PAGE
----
Minimize What is CryoSat?
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Europe's first ice mission is an advanced radar altimeter specifically designed to monitor the most dynamic sections of Earth's cryosphere. It borrows synthetic aperture radar and interferometry techniques from standard imaging radar missions to sharpen its accuracy over rugged ice sheet margins and sea ice in polar waters. CryoSat-2 measures 'freeboard' - the difference in height between sea ice and adjacent water - as well as ice sheet altitude, tracking changes in ice thickness.
All registered users can have access to CryoSat Ice and Ocean Data.

Minimize Latest Mission Operations News

Release of reprocessed CryoSat Ocean Data from 2010-2015: Data access and key information

29 November 2016

ESA has recently decided to reprocess all GOP L1 and L2 Geophysical Ocean Products (GOP) from the end of the CryoSat commissioning phase (November 2010) to the installation of the current CryoSat Ocean Processor version (March 2015).

CryoSat Roll Campaigns dataset released

28 November 2016

Since the beginning of the CryoSat mission, ESA has supervised several roll campaigns during which the satellite rolls left and right in orbit in order to perform end-to-end calibration of the interferometer over the ocean. All of the SARin data (FBR, L1B, L2I, L2) acquired during these roll campaigns have now been made available to all users.

CryoSat North American Science Meeting

24 November 2016

As announced earlier this month, the first CryoSat North American Science Meeting will take place in Banff (Alberta, Canada) from 20 to 24 March 2017.

All users interested in participating to the event are kindly reminded that the deadline for abstract submission is 04 December 2016

Minimize Latest Mission Results News
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Arctic freeze slows down

30 November 2016

ESA's CryoSat satellite has found that the Arctic has one of the lowest volumes of sea ice of any November, matching record lows in 2011 and 2012. Early winter growth of ice in the Arctic has been about 10% lower than usual.

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Probing Greenland's ice sheet for future satellites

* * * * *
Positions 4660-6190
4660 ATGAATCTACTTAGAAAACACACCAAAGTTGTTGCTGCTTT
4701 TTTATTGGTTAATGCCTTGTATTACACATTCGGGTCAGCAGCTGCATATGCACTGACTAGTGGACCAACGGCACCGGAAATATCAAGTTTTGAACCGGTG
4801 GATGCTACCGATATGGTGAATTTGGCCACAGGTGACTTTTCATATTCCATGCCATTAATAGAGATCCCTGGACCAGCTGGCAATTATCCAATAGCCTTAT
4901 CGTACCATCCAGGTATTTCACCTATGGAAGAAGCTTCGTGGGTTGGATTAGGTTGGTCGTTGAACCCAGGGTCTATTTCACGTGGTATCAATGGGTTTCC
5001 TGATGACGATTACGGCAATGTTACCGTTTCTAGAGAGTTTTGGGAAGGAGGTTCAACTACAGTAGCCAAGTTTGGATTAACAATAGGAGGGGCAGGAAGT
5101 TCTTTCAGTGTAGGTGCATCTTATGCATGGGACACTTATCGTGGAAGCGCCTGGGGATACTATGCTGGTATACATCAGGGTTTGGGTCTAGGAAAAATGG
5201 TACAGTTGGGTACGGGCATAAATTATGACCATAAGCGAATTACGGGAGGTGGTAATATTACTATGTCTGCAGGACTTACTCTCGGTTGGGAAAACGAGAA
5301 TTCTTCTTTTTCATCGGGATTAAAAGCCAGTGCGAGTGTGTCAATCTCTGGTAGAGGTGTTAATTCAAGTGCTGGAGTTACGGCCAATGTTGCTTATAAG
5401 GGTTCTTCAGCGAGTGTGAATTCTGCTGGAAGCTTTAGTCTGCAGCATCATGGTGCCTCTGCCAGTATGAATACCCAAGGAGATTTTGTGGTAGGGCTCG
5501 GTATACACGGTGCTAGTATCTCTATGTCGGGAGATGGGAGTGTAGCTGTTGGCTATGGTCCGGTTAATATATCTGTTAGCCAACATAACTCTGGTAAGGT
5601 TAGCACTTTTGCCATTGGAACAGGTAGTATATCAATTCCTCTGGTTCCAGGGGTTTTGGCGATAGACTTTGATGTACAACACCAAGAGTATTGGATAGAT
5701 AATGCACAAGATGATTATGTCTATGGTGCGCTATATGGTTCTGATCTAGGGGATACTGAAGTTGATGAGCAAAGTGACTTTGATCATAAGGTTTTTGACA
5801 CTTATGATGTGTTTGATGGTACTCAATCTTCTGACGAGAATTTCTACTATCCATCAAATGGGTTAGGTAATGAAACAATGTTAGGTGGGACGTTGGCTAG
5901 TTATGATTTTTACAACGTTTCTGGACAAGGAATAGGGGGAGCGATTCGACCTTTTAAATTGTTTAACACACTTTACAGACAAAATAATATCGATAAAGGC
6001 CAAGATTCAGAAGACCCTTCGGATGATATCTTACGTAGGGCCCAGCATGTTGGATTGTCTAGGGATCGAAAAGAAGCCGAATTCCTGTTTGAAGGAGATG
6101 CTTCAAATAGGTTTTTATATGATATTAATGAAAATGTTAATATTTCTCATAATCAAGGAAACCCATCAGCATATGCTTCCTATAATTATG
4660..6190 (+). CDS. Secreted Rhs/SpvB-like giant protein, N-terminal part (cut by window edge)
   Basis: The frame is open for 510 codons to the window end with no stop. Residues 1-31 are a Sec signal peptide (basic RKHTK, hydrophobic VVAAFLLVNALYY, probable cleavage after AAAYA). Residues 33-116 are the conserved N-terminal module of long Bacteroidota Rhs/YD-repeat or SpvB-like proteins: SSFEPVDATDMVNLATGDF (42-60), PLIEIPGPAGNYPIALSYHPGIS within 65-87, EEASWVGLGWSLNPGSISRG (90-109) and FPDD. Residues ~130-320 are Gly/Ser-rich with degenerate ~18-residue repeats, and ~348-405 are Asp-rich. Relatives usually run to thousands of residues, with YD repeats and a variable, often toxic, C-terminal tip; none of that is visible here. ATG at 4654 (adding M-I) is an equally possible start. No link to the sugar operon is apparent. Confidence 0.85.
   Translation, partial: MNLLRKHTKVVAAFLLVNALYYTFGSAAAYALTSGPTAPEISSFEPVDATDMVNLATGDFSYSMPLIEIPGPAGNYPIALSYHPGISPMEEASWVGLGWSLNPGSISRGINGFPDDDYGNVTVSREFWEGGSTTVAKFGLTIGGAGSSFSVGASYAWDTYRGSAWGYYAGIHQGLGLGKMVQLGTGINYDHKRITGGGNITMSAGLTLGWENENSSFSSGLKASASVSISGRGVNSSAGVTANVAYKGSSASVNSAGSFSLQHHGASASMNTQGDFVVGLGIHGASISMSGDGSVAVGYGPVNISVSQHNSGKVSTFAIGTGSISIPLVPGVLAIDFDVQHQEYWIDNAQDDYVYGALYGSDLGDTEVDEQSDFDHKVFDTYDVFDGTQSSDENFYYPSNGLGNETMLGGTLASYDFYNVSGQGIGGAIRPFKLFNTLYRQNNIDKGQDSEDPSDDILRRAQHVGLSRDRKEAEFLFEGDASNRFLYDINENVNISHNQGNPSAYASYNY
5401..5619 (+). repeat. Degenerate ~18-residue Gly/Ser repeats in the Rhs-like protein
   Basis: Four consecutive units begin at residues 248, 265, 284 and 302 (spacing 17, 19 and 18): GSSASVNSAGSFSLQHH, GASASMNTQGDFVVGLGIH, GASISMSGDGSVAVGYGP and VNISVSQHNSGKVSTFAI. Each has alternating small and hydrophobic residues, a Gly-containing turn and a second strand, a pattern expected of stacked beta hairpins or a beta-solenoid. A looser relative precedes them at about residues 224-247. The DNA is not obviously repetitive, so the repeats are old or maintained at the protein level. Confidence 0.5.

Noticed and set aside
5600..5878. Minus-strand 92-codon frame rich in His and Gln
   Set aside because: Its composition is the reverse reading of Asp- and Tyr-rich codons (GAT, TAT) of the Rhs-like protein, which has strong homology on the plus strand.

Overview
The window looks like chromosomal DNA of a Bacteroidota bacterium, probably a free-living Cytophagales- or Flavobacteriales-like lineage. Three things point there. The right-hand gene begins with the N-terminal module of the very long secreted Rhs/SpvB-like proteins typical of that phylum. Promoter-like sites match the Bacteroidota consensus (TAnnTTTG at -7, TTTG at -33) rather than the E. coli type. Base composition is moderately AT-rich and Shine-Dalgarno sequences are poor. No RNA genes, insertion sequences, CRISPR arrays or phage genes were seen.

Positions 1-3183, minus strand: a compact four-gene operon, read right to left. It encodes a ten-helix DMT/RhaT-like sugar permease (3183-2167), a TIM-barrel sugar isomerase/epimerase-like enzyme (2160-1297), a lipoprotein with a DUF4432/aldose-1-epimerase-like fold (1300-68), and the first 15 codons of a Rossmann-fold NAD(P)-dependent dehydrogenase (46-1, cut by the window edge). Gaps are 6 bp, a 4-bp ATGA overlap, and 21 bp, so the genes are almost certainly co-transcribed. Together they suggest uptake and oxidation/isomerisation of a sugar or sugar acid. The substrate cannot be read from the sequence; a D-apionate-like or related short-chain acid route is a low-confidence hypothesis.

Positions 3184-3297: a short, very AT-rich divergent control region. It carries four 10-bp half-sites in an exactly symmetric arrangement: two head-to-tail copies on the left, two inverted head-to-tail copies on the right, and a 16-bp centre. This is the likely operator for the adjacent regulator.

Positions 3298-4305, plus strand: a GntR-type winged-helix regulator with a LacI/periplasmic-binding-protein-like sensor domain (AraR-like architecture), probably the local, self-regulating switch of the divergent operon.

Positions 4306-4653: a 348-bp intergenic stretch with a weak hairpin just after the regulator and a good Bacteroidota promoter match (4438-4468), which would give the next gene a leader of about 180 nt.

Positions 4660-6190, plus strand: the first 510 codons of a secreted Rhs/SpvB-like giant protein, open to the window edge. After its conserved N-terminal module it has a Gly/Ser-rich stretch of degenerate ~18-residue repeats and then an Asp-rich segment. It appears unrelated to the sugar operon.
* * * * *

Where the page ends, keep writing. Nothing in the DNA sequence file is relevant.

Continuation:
16 November 2016

With a helicopter the sole feature on the vast expanse of ice and her only way back to warmth and safety, polar scientist Anna Hogg must have thought, "What on Earth am I doing out here?" as she set to taking ice samples.

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New swath processing for ocean patterns?

28 October 2016

ESA's CryoSat was launched in 2010 to understand how the thickness of Earth's ice is changing, but this sophisticated mission has gone over and above its original remit in a number of ways. Pushing the mission even further, the latest efforts focus on patterns in the ocean.

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CryoSat sets new standard for measuring sea levels

26 July 2016

Trying to measure sea levels around rugged coastlines is not always an easy task. ESA's CryoSat satellite is making a difference with its radar altimeter.

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CryoSat reveals recent Greenland ice loss

12 July 2016

In the most detailed picture to date, information from ESA's CryoSat satellite reveals how melting ice in Greenland has recently contributed twice as much to sea-level rise as the prior two decades.

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Earth's shifting ice

17 December 2015

Using data from ESA's CryoSat mission, scientists have produced the best maps yet of the changing height of Earth's biggest ice sheets.

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Cool summer boosts Arctic ice

20 July 2015

Measurements from ESA's CryoSat satellite show that the volume of Arctic sea ice increased by a third following the unusually cool summer of 2013. This new finding suggests that ice in the northern hemisphere is more sensitive to changes in summer melting than it is to winter cooling.

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CryoSat detects sudden ice loss in Southern Antarctic Peninsula

22 May 2015

A recent acceleration in ice loss in a previously stable region of Antarctica has been detected by ESA's ice mission.

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Remembering Marc Cornelissen and Philip de Roo

05 May 2015

Marc Cornelissen and Philip de Roo tragically went missing on 29 April 2015 whilst on expedition in the Canadian High Arctic, in a location near Bathurst Island, some 200 km north of Resolute Bay, Nunavut. It is feared that the two Dutch polar explorers fell through the ice into the water whilst traversing dangerously thin ice in a region of open sea ice.

Minimize Science
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Science

Almost 80% of the Earth's fresh water is locked up in the cryosphere, i.e. snow, ice and permafrost. The cryosphere plays an important role in moderating the global climate and as such, the consequences of receding ice cover due to global warming are far reaching and complex. Due to its high albedo, ice masses directly affect the global energy budget by reflecting about 80% of incident sunlight back out to space.